|Authoritative, ministerial arm crossing|
|Authoritative, ministerial squinting|
Around the weblogs - Afro IP covers some corruption and bribery by Ghanaian judges. IP Tango raves about a Geographical Indications event held at Bournemouth's CIIPM and sponsored by Grana Padano. 1709 reports on Prince, in a suitably Princely pose, and Universal, being told off for not considering fair use when they issued a takedown notice in 2007 for dancing babies. The target of the notice was a 29-second clip of two toddlers dancing to Prince's "Let's Go Crazy" (sadly not the Ally McBeal baby.) AmeriKat coverage here.
Have your say - Don't forget that the UK IPO has an open consultation on Section 72 which closes October 8th. Sports rights holder will be hot on this one.
"The Copyright, Designs and Patents Act 1988 (CDPA) provides copyright owners with a range of rights allowing them to control the use of their works and to seek payment for this use. Among these rights are rights to control the showing, playing and other communication of works to the public. This includes the showing of a film or broadcast to a public audience.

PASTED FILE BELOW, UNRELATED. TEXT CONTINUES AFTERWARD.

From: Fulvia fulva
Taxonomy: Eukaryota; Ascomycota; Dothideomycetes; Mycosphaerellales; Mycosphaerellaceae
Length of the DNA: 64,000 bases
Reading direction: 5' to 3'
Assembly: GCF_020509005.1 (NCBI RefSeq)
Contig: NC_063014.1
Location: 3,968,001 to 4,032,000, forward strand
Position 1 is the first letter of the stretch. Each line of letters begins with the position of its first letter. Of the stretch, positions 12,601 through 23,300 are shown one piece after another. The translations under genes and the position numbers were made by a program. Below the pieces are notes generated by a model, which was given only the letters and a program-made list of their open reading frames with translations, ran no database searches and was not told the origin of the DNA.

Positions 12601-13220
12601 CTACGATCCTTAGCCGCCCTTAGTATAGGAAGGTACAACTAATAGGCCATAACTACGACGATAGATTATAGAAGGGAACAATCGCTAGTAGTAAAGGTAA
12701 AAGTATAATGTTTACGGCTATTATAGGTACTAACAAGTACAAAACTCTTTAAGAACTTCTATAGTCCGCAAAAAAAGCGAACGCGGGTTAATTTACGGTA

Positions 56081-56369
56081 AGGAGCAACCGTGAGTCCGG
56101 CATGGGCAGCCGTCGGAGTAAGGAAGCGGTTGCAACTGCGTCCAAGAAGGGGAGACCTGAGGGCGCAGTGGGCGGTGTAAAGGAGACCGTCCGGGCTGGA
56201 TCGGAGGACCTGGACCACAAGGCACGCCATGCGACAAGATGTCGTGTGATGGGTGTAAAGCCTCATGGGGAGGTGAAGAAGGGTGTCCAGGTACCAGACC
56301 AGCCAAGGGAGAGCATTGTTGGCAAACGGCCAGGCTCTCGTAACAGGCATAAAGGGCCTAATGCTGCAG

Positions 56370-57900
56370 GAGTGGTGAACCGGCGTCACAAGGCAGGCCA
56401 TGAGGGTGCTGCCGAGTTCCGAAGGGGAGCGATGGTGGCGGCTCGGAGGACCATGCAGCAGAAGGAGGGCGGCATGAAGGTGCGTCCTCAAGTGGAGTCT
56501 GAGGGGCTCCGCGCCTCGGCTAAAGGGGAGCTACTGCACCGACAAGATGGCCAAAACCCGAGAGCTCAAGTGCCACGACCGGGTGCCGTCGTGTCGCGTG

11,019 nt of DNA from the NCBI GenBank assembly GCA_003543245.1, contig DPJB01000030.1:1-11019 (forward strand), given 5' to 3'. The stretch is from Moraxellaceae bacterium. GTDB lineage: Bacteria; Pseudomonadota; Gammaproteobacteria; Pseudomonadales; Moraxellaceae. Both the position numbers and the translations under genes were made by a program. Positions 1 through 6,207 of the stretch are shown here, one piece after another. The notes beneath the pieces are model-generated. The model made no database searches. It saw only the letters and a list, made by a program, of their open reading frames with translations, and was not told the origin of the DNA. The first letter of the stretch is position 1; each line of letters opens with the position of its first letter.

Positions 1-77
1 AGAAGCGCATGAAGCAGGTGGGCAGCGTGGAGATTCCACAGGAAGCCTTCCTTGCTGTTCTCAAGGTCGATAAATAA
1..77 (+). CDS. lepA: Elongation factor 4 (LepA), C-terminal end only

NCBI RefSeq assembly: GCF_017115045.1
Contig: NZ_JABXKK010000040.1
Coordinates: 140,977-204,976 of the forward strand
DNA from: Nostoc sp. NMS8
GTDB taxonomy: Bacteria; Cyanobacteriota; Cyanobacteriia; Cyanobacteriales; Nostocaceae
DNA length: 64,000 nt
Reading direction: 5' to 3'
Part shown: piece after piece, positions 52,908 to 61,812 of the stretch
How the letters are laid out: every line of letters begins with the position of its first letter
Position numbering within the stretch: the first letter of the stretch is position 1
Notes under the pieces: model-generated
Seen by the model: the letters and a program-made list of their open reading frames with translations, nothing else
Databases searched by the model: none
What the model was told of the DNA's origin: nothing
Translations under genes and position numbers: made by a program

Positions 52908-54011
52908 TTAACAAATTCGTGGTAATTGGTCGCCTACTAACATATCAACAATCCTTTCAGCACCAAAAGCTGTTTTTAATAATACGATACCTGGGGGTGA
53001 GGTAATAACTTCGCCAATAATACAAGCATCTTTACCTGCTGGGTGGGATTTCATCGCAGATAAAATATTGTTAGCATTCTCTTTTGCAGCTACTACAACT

Section 72(1) sets out an exception to these rights. It allows organisations which do not charge for admission to show television programmes to the public without permission from the owners of film and broadcast copyright in those programmes. If an organisation wishes to show broadcasts that contain other copyright elements, for example any original literary, artistic, musical or dramatic works, as well as most commercially produced sound recordings, it still needs the permission of the relevant owners of those works.
Recent court cases have highlighted both legal and policy issues in relation to the provision set out in Section 72, which the proposals set out in this consultation seek to address."Finally, Happy Birthday to Jacob Schick, who was the only inventor I could find with a birthday today. Famous for patenting the first electric razor and for renouncing his US citizenship in to evade tax, Schick introduced a new form of dermatitis to the modern world.